“Living windbreaks can improve road conditions, protect livestock, create wildlife habitat, and save New Yorkers money on their utility bills,” Commissioner Seggos said. “DEC’s state tree nursery has a variety of seedling species for creating windbreaks. I encourage all New Yorkers to take advantage of this great resource and to work with our foresters and experts at the nursery to maximize the conservation benefits of your plantings.”

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Schools Eligible for Free Tree Seedlings – Apps due March 31

Photo by Pat Evens
Photo by Pat Evens

Schools Can Complete Conservation Planting for Free

Schools across New York are eligible to receive free seedlings for spring planting through the DEC School Seedling Program, which provides 50 tree seedlings or a mixed packet of 30 wildlife shrubs to any public or private school that would like to participate. The seedlings can be planted on school grounds or other community spaces, and offer teachers a great resource to enhance environmental lessons.

Applications to participate are available at DEC’s School Seedling Program page, by contacting the Saratoga Tree Nursery at (518) 581-1439, or by contacting the nearest DEC regional forestry office to request a “School Seedlings” brochure, which contains all the information necessary to place an order. Applications must be received at the nursery by March 31, 2017.

Round 13 Cost-Share Grants! Application Period,Webinar,Case Studies

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Baldcypress grove in Buffalo’s Forest Lawn Cemetery. Photo by Michelle Sutton

Round 13 of the NYSDEC Urban Forestry Grants Program was announced on December 22, 2016. NYSDEC Commissioner Basil Seggos has announced the availability of $2.3 million for Round 13. Applications are due by March 1, 2017.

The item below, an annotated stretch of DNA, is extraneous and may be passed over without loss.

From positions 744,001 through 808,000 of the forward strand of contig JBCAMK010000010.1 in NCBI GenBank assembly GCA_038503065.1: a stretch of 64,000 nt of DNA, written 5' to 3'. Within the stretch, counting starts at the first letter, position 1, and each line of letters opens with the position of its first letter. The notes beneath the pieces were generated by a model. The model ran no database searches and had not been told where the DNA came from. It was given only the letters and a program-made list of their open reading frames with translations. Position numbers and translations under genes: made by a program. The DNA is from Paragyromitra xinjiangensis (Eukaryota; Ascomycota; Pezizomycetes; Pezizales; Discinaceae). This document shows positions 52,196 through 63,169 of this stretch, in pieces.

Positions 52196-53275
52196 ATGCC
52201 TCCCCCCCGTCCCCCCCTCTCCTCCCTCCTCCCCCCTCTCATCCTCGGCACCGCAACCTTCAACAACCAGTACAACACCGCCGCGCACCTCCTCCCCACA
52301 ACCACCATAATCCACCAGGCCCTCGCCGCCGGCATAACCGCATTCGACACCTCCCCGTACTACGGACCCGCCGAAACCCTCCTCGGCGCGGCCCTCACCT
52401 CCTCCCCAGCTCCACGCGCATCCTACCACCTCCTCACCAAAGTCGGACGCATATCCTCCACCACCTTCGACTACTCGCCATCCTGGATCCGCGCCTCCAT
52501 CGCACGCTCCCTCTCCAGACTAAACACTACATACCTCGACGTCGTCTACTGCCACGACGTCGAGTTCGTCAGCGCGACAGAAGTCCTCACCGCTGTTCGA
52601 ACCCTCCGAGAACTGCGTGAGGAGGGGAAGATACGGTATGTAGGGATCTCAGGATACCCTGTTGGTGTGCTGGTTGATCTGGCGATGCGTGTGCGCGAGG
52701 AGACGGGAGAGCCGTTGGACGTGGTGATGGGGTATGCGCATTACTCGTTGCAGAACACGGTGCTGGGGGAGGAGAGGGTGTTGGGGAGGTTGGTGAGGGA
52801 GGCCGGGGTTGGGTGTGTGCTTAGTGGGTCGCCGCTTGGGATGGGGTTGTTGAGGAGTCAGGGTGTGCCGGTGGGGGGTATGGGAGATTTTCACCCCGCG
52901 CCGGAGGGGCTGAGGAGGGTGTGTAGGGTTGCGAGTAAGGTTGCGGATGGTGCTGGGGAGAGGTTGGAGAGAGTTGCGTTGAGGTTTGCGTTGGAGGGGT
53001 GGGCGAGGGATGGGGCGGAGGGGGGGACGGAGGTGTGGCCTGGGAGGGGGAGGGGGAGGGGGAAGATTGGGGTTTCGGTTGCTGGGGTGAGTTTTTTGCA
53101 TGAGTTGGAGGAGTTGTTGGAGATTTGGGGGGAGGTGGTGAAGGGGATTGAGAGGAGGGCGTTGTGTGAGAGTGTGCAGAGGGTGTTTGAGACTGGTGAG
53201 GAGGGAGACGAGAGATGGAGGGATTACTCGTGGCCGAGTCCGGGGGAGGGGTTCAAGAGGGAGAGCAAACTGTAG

These are the four categories: · Tree inventory · Tree management plan · Tree planting · Tree maintenance

Awards range from $11,000 to $75,000, depending on municipal population. Municipalities with populations of 65,000 or greater are eligible for grants up to $75,000. Towns with populations less than 65,000 are able to apply for up to $50,000. For inventory and management plan grants, no match is required. For planting and maintenance grants, there is a required 25% match.

These grants are made available through the Environmental Protection Fund to municipalities, nonprofits, soil and water conservation districts, school districts, community colleges, Indian nations or tribes, public benefit corporations, and public authorities.

A free webinar about the grant application process will be offered on Thursday, January 5th at 2 p.m. Registration is required.

To see the instructions and application, Go to the NYS Grants Gateway then go to Browse Opportunities > DEC > 2016 Urban and Community Forestry Grants Program (Round 13)- Tree Planting or Tree Maintenance Projects.

On our NYSUFC blog you can see examples of what the following municipalities and other entities did with their past cost-share grant dollars, excerpts from their application narratives, and advice they have to offer to new applicants:

Fayetteville
ReTree Schenectady
Norwich
Trees NY
Red Hook
Buffalo
Scottsville
Nyack

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Getting to Know Trees for Tribs …

… with Trees for Tribs Coordinator Sarah Walsh